If you ever need to save a set of columnar data as a csv file on the server, doing so using fopen() and fputcsv() is pretty simple. What you may not know, and what I didn't know until recently, was how to take that same data and return it as a downloadable csv file (not saved on the server). Turns out, accomplishing this task in Drupal is just as easy as saving a file but with one minor tweak.

Saving To a File

As a recap for some, and a primer for others, here's how we'd take some data and save it as a file on the server:

St. Louis Drupal Users Post-Drupalcon Meetup

Just a quick note that the St. Louis Drupal Users group chose to reschedule our normal meetup, which occurs every third Thursday of the month, to next week, the week after Drupalcon Portland. Last year, we had a meetup right after Drupalcon Denver and had a great turn out. Those who weren't able to attend learned what it's like to attend Drupalcon, and also got valuable insight into the sessions, keynotes, and other events surrounding this great event. This year, we have at least a few known members who are here at Drupalcon (along with myself for the first time), who will be sharing their experience with the group at next week's meetup.

So if you live in or around the St. Louis area, or know someone who does, please be sure to join us this Thursday, from 7p-9p at the Missouri History Musuem (more details about the meetup can be found here).

Museums and the Web, Linked Open Data, and Drupal

Next week, my colleague David Henry and I will be leading a session at the Museums and the Web 2013 Conference, explaining how we are implementing our Linked Open Data (LOD) architecture at the Missouri History Museum. In short, our session will explain how we are making the data from our rich and diverse collection of objects, photographs, and other resources available in a way that will endure the constant change of modern technology. While the main focus of this session will be the LOD aspects of our architecture, I plan to briefly touch on the important role that Drupal plays in our setup.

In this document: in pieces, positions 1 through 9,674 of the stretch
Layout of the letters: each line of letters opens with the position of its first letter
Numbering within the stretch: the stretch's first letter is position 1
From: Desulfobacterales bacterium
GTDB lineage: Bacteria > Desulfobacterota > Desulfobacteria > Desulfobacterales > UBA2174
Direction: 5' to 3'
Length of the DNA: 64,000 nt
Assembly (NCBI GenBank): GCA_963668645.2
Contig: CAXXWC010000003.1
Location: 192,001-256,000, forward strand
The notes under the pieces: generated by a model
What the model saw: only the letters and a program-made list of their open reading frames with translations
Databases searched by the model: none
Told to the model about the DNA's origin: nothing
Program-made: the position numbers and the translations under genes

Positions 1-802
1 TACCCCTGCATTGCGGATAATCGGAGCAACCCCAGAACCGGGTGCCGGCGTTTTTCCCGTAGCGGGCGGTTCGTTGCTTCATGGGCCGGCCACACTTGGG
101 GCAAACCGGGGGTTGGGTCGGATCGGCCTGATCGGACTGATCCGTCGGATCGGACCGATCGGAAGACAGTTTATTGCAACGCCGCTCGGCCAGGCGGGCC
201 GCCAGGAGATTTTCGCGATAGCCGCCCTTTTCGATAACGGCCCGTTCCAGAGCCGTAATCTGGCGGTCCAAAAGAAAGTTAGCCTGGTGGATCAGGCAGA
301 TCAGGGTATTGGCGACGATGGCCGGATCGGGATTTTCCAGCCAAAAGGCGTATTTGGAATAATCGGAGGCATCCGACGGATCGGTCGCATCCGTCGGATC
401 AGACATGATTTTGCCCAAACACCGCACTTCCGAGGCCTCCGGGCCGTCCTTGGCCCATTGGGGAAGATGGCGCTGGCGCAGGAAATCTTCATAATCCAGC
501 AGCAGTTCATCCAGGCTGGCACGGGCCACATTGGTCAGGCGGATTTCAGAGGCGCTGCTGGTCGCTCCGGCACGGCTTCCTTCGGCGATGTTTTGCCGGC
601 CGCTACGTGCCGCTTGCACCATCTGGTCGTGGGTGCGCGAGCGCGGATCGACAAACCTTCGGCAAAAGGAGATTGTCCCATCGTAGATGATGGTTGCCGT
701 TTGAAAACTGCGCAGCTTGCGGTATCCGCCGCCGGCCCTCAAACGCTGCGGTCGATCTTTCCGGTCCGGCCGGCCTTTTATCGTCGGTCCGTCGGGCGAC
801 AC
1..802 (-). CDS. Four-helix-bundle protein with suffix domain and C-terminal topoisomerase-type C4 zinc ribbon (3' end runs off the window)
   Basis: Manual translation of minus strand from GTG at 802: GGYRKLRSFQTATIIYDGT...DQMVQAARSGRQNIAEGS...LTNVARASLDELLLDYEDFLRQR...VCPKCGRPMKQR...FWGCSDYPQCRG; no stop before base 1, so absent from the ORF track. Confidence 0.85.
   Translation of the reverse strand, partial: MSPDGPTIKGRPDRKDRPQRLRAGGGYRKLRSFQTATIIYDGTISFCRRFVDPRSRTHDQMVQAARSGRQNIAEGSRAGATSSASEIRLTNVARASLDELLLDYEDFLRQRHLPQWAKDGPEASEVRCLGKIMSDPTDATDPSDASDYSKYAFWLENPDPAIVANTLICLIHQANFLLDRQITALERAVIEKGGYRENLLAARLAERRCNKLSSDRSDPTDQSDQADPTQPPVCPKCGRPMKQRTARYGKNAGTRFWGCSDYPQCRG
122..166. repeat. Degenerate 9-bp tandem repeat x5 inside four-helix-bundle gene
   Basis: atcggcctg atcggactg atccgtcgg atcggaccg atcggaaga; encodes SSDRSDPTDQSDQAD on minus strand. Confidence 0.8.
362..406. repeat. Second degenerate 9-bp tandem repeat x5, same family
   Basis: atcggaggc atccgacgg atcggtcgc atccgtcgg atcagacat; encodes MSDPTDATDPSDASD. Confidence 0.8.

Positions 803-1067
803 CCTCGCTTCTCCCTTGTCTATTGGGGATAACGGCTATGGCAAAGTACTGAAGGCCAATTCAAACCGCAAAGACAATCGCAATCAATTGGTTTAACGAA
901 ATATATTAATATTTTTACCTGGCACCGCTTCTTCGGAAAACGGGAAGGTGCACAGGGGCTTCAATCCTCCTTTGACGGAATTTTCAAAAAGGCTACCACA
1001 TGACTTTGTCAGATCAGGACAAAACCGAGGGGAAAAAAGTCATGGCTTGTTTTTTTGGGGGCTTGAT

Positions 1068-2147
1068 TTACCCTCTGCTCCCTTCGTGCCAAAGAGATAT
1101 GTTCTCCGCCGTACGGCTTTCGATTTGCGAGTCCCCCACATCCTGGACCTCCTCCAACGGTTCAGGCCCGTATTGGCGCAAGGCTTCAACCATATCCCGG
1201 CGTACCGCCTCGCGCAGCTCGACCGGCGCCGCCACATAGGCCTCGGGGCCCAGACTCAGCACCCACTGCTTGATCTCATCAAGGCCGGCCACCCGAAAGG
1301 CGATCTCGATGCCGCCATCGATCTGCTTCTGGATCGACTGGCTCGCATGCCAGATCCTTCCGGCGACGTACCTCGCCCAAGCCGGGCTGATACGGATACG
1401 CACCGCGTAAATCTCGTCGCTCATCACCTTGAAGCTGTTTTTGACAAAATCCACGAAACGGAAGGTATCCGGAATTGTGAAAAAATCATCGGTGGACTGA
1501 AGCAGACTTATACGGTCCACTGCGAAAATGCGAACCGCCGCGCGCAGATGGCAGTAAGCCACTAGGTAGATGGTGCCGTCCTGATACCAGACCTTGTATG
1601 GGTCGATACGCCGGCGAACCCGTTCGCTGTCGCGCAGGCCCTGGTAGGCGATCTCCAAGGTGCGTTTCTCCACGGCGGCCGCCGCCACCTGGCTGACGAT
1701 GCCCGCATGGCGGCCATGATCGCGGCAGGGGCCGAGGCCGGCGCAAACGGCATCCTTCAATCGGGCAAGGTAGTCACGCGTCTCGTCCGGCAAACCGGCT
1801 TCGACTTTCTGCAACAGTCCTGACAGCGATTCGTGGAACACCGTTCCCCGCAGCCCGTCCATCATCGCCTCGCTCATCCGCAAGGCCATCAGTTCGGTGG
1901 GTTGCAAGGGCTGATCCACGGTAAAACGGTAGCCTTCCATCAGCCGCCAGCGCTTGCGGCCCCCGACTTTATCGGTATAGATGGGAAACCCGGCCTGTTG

How we're using Drupal

Unfortunately, I won't be able to cover much in our thirty minute session, but here's a summary of some of the cool ways we've been able to use Drupal in our approach:

A Better Way to Add Javascript and CSS with hook_library()

When I was first learning Drupal, I often used drupal_add_js() and drupal_add_css() whenever I needed files added to the rendered page. I remember hearing about hook_libray() (and seeing it often in contrib modules), but I scoffed at it's use since drupal_add_js() and drupal_add_css() typically did the job just fine. When I finally came to my senses and looked into hook_library(), I realized that this gem of a function was one of Drupal 7's best new features. I made the switch, why should you?

Creating a Calendar without using Views

Recently I needed to create a calendar view of nodes that had a date field (with start/end dates). After researching my options, I came to the conclusion that I had the following choices:

  1. Use the Views-based Calendar module to create a page with the proper query
  2. Try to code a calendar view from scratch
  3. Use a jQuery calendar plugin and integrate with Drupal.

The first option looked promising but I quickly found that it didn't quite fit my needs. The calendar needed to be able to show nodes of different types (events/tasks that also used different fields for their dates) and this was simply not possible using Views (could be wrong but I doubt it).

The second option offered more flexibility but also meant I'd have to build/theme a calendar from scratch and honestly, who wants to do that?